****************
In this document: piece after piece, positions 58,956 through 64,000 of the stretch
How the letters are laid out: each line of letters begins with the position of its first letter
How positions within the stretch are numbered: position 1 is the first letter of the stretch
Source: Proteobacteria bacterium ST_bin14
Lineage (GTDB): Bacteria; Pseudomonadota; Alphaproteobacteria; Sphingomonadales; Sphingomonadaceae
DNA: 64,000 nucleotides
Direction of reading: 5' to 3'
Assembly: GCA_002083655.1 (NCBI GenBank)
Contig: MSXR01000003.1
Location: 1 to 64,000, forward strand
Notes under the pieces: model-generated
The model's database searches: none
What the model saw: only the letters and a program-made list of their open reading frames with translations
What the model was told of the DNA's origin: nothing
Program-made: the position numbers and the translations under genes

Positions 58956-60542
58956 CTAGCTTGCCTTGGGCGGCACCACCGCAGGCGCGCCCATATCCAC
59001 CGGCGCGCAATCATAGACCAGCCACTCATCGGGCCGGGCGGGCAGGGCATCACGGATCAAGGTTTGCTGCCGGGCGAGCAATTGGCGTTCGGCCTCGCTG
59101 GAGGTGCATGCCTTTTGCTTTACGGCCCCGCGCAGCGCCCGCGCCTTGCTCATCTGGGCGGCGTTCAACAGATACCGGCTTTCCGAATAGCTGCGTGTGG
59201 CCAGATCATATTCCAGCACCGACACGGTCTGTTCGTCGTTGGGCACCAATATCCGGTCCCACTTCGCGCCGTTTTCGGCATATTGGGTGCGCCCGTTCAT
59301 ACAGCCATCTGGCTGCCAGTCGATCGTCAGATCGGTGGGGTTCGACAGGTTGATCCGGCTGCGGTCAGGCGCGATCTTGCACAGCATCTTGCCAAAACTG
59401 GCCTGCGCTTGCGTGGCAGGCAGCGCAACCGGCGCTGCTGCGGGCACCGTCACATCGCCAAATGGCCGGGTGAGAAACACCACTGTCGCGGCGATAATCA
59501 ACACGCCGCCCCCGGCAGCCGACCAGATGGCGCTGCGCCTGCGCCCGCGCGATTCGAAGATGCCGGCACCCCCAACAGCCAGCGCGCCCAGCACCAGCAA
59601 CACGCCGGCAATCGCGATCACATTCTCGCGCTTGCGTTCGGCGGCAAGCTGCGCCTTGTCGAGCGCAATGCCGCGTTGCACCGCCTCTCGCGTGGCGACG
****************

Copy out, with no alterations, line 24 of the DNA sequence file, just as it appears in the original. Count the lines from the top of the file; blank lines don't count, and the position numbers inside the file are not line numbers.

59601 CACGCCGGCAATCGCGATCACATTCTCGCGCTTGCGTTCGGCGGCAAGCTGCGCCTTGTCGAGCGCAATGCCGCGTTGCACCGCCTCTCGCGTGGCGACG